The most distinctive feature of the EmuFlight flight controller software is it’s gyro Kalman filter. Yes, the same filter that some people name the dynamic PT1, doubt that it works or calls it magic. I will not discuss if the EmuFlight Kalman works and how it works (it works tho, I have enough time in the air to confirm that). Instead, I will show you how to tune the filter to get your racer’s best performance or a freestyle machine.
Which flight controller software flies better out of the box? You know, the stock, default settings, no tuning. Just flash and fly. Betaflight, INAV or maybe EmuFlight? I decided to test it on one of my 5-inch FPV drones and compare: Betaflight vs INAV, Betaflight vs EmuFlight and EmuFlight vs INAV.
The results are divided into 2 separate videos. In the first one, I explain all the rules and present all 3 flight controller software flying the same kwad.
Matrix Filter will have its premiere together with EmuFlight 0.3.0 and INAV 2.5. Which of those two will happen first is still unknown. After originally developing Matrix Filter for INAV, I also ported it to EmuFlight code and already some time ago they accepted my code proposal and merged it.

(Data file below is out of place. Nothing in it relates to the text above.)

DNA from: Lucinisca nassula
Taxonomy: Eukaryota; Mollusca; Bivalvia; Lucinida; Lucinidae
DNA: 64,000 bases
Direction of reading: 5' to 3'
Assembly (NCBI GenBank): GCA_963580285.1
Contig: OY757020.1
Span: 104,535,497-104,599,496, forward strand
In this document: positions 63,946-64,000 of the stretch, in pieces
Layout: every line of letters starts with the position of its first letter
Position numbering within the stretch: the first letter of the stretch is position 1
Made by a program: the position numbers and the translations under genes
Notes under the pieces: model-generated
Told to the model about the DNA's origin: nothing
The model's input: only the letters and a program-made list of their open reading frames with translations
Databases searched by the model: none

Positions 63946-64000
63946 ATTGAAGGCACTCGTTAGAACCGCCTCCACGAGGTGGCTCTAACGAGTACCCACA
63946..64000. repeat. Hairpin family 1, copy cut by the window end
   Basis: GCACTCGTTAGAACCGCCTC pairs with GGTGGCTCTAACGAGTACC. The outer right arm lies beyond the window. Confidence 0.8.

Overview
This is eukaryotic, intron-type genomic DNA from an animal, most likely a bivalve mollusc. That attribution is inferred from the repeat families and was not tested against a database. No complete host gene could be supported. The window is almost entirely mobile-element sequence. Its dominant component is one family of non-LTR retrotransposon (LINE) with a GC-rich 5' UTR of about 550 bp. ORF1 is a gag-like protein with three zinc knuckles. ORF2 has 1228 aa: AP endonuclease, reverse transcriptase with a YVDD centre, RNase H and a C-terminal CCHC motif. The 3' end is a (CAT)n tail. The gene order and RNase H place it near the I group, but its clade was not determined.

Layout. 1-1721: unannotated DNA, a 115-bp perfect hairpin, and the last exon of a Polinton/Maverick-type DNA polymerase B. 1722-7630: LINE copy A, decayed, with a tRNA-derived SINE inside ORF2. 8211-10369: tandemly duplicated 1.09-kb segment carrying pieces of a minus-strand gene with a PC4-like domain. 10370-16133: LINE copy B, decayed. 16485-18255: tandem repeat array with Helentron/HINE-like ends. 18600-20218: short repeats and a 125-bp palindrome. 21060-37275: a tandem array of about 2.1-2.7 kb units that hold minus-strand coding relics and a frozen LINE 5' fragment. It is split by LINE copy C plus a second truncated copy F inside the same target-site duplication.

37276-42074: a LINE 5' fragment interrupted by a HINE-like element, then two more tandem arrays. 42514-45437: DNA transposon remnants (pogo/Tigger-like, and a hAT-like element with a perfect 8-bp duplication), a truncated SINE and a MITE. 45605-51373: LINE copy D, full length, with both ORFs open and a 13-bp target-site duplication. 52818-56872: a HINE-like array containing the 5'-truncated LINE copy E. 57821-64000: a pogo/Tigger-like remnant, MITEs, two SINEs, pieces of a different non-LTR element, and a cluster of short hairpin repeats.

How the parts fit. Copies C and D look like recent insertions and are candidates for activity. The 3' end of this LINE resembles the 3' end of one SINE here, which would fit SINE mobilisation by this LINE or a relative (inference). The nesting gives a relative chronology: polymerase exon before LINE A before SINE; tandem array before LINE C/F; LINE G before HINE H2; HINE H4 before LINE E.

You have to admit, that the name is quite catchy. Matrix Filter for sure sounds very sci-fi. It’s not that sci-fi tho. It’s just an evolution of dynamic gyro notch filters known from Betaflight for quite some time. Instead of having a one-dimensional filter structure, it is a 3×3 filter matrix that works like this: Continue reading “EmuFlight and INAV Matrix Filter” »
I will tell you the history of probably the most successful family of Open Source flight controllers: MultiWii that continues its life today as Betaflight, EmuFlight, and INAV. Other families like OpenPilot were not that successful and practically died. On the other hand, the history of ArduPilot is not that interesting and we can leave it for the other time.
Wii and Arduino make MultiWii
Believe it or not, but it all began with a Nintendo Wii controller: Nunchuck. Why? It was the most obvious source of gyros in the early days. You pry open one Nintendo Nunchuck, get gyro out, connect it to Arduino, flash it with MultiWii and you have made you your very own DIY flight controller. Yeap, the “Wii” in MultiWii was taken from the Nintendo Wii itself. If DIY was not your thing, you always had the option of buying ready boards like KK for example. Continue reading “A brief history of a flight controller – From MultiWii to Betaflight and beyond” »